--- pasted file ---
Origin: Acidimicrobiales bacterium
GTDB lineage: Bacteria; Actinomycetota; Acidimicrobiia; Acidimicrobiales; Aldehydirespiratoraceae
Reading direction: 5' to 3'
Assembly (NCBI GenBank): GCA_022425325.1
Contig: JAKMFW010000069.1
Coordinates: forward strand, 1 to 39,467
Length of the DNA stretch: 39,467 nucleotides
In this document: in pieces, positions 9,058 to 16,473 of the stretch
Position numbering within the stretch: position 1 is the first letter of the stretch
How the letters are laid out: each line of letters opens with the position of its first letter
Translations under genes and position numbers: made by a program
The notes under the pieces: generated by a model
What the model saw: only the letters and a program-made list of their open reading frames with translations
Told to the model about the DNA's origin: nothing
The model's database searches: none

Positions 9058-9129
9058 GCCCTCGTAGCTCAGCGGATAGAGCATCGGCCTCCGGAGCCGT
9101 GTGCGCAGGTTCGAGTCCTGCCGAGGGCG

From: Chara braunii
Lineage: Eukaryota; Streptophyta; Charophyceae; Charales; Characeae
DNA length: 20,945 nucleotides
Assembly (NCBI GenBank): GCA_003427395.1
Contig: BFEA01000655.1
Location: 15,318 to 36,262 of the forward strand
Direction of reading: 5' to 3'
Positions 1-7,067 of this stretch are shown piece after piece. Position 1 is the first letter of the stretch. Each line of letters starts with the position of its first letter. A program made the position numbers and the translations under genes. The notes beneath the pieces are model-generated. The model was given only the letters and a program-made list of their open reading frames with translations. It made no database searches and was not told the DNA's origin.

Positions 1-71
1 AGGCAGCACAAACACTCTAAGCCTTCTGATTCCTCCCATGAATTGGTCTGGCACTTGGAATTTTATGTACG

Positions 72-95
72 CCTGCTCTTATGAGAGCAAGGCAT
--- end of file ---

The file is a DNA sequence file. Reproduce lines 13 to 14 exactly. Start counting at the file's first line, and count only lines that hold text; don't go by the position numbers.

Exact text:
What the model saw: only the letters and a program-made list of their open reading frames with translations
Told to the model about the DNA's origin: nothing